3. Brief Multidimensional Measure of Religiousness/Spirituality (BMMRS): a 40 item trait based, one (sometimes two) measure scale, this has been criticised for it's[grammar?] simplicity and lack of definition.[1]
  4. Heartland Forgiveness Scale (HFS): an 18 item trait based forgiveness scale. The definition of forgiveness used is, “the framing of a perceived transgression such that one’s responses to the transgressor, transgression, and sequel of the transgression are transformed from negative to neutral or positive.” This is the most common used assessment tool for self-forgiveness, however is not found to be predictive of a number of things[vague]. [1]
  5. State Self-Forgiveness Scale (SSFS): a 17 item scale, with the definition of forgiveness as follows,“a positive attitudinal shift in the feelings, actions, and beliefs about the self following a self-perceived transgression or wrongdoing committed by the self.” This is shown to show good psychometric properties, however the structure prevents cross-scale comparison.

Steps to self-forgiveness[edit | edit source]

The keys to self-forgiveness are self-kindness, self-empathy, and time. These TEDx talks by Eileen Timmins, Billy Johnson, Josh Galarza, and Sarah Montana each share their stories of their mistakes or experiences, leading them to experience depression and guilt, and how through time and self-kindness they were able to overcome these feelings and allow themselves to heal. As the old adage states: the best teacher is experience - and hearing these stories is the next best thing. While each of them has a different story, they all follow a similar process.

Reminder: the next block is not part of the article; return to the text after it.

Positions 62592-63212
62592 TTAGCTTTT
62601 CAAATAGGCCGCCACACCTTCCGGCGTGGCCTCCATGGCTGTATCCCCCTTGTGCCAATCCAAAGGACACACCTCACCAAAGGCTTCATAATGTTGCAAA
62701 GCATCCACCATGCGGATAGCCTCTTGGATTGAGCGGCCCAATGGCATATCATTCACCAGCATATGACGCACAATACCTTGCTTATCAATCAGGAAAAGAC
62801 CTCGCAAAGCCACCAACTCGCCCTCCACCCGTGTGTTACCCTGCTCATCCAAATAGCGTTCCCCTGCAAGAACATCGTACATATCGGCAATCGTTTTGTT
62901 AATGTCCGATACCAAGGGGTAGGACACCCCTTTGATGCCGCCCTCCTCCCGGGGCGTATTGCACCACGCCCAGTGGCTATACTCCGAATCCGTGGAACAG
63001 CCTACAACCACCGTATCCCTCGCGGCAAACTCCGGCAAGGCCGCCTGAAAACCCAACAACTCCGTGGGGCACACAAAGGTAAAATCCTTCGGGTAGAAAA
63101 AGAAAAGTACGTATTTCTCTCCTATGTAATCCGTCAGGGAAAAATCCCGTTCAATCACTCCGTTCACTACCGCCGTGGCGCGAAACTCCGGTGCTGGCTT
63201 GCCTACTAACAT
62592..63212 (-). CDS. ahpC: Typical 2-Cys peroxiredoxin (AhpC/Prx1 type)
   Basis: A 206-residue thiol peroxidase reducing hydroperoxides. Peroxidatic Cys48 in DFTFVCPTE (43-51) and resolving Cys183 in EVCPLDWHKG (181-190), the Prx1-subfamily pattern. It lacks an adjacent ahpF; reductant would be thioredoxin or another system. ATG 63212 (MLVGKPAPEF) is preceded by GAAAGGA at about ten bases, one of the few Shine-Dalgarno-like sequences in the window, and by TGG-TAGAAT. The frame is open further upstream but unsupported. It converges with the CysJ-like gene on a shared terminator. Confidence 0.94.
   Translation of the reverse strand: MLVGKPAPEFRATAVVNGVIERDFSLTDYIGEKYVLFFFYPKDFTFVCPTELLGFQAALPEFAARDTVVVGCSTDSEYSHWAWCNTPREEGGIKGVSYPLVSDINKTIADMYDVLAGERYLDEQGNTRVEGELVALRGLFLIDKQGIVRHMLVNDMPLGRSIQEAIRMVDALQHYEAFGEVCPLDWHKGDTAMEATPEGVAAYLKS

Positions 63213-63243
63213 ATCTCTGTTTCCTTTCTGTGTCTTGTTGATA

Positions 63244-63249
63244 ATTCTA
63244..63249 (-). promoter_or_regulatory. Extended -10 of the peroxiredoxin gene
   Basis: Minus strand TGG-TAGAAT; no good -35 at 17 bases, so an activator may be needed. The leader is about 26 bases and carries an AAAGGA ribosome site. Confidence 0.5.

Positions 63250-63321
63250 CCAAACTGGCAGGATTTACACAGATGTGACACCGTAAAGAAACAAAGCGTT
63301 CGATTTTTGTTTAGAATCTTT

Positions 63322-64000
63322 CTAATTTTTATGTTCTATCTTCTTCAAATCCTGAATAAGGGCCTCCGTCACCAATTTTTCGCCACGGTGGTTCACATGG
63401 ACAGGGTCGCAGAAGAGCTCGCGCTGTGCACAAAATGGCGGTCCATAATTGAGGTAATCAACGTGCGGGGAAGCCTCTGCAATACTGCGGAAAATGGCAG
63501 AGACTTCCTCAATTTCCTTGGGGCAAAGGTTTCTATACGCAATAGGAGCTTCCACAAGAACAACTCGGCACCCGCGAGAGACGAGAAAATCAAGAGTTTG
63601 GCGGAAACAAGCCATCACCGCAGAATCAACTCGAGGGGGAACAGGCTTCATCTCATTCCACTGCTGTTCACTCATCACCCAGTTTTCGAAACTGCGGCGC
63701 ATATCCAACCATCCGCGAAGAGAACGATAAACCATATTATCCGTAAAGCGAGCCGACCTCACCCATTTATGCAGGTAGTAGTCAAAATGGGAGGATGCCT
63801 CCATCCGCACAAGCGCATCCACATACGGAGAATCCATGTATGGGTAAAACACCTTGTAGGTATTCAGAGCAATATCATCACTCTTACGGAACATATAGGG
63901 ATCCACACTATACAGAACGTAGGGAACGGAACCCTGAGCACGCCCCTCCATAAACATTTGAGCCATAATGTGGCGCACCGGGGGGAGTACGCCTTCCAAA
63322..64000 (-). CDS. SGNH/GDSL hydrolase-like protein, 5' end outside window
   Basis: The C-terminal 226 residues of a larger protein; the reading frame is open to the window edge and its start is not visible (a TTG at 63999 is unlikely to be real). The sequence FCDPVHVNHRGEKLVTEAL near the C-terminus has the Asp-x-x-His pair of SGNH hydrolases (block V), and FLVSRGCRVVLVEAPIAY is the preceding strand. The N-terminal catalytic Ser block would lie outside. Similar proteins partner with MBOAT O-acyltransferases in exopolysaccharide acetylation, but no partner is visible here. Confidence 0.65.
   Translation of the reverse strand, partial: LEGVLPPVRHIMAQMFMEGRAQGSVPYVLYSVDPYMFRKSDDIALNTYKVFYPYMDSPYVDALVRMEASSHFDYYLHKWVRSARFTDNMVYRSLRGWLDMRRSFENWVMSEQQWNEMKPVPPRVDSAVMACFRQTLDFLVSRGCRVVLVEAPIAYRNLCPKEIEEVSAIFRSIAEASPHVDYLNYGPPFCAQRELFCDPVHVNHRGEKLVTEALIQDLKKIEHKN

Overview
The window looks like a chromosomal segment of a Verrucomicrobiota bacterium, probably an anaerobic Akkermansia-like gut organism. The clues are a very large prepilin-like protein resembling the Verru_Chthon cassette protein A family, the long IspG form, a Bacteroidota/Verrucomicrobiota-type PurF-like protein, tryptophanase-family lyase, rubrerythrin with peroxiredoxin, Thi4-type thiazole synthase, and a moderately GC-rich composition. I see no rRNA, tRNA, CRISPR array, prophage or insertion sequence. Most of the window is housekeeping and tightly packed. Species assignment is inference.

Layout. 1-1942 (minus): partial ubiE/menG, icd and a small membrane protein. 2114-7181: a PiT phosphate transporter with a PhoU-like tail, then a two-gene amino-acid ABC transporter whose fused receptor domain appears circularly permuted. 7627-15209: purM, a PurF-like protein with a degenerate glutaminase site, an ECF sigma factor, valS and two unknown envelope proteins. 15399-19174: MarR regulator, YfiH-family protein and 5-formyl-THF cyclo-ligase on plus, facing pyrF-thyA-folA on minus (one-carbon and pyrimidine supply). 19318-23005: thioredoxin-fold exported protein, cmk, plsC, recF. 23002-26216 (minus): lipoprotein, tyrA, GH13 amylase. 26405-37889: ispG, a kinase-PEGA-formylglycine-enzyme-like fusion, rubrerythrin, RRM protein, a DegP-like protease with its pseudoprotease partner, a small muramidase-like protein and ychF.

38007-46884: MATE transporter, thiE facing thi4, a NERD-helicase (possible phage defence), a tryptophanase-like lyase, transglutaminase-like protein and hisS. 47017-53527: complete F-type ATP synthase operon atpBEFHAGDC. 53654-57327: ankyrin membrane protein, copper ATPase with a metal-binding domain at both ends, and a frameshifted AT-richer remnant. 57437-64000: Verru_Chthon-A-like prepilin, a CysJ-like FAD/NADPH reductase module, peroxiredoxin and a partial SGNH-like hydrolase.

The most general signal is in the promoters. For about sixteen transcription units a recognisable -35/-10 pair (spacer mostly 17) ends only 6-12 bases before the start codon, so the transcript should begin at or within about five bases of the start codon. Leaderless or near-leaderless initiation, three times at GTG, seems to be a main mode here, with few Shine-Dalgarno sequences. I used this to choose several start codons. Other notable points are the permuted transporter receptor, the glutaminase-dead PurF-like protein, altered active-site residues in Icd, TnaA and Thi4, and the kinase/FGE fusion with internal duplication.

Josh Galarza's story can illustrate this process. Josh Galarza's mother had a partner when he was young. This partner was pleasant to Josh when his mother was around, however, when she wasn't around, he would become verbally abusive. One night, they had an argument and the police were called - Josh then knew he had to move out. He left his mother with this man, who tried to light her apartment on fire, and he was sent to a mental institution. Josh says in his talk that every night he wished this man would die, and even fantasised about killing him for hurting his mother. Years later, he found out this man had killed himself - he also found out that this man had a large brain tumour affecting his mental state. Josh is overwhelmed with guilt for wishing death upon a person who had no control over his actions, and not being able to forgive him before this man's time was up. Josh becomes depressed, he stops eating, has difficulty sleeping because of nightmares, and shuns himself from family and friends, he then begins to experience suicidal thoughts and sudden memory loss. He confessed to a friend his guilt and his thoughts of suicide, his friend urged him to get help. He was put on anti-depressants, which didn't fix the problem, only subdued its effects. However, due to healthcare reasons, he had to go off them. This meant in addition to his feelings of self-hatred, he was withdrawing from anti-depressants. Not only was he depressed, but now he was hearing and feeling things that weren't there, and having darker thoughts than before. He explains that he turned to books, when he stumbled on forgiveness. He explains the common thought process surrounding forgiveness - that a person who has done something wrong asks for forgiveness, and the hurt party then decides whether or not they want to forgive. He then refutes this by saying that forgiveness isn't always about the other person, it's about letting go of the weight of having not forgiven. Forgiveness can be given without the person even knowing they have been forgiven. So he began to forgive - he forgave the man who hurt his family, he couldn't control himself; he forgave his family for not understanding what he was going through because they didn't know - but this still wasn't enough to stop his depression. He called the suicide hotline when he felt low, and then it dawned on him that he hadn't forgiven himself.